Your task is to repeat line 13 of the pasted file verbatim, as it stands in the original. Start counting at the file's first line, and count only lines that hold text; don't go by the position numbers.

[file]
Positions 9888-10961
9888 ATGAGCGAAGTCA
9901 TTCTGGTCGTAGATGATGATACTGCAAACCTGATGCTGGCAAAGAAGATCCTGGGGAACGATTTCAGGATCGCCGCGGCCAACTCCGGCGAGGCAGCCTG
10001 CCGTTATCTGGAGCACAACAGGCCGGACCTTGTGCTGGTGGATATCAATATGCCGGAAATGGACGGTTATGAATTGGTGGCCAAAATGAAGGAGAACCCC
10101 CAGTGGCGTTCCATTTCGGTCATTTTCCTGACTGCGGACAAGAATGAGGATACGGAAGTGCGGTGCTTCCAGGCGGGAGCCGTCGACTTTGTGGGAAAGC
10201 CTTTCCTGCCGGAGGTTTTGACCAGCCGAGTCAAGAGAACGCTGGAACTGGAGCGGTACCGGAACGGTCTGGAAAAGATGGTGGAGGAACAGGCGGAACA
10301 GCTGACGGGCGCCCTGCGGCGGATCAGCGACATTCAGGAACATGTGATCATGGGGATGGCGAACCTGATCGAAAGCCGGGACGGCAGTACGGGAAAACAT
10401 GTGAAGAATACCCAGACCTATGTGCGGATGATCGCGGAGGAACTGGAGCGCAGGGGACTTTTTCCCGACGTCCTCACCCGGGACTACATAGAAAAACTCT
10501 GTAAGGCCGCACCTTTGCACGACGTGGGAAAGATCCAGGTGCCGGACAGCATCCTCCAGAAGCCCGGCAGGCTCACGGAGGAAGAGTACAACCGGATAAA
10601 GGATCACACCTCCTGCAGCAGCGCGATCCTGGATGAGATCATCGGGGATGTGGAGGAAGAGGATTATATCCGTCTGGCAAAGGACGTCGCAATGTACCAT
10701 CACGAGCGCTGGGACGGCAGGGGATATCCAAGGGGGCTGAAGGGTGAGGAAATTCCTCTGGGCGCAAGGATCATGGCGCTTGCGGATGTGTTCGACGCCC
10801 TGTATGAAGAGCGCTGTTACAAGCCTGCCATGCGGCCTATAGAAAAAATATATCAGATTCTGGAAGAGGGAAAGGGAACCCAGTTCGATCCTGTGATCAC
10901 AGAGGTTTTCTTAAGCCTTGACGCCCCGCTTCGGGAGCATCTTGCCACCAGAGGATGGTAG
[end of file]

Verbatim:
10901 AGAGGTTTTCTTAAGCCTTGACGCCCCGCTTCGGGAGCATCTTGCCACCAGAGGATGGTAG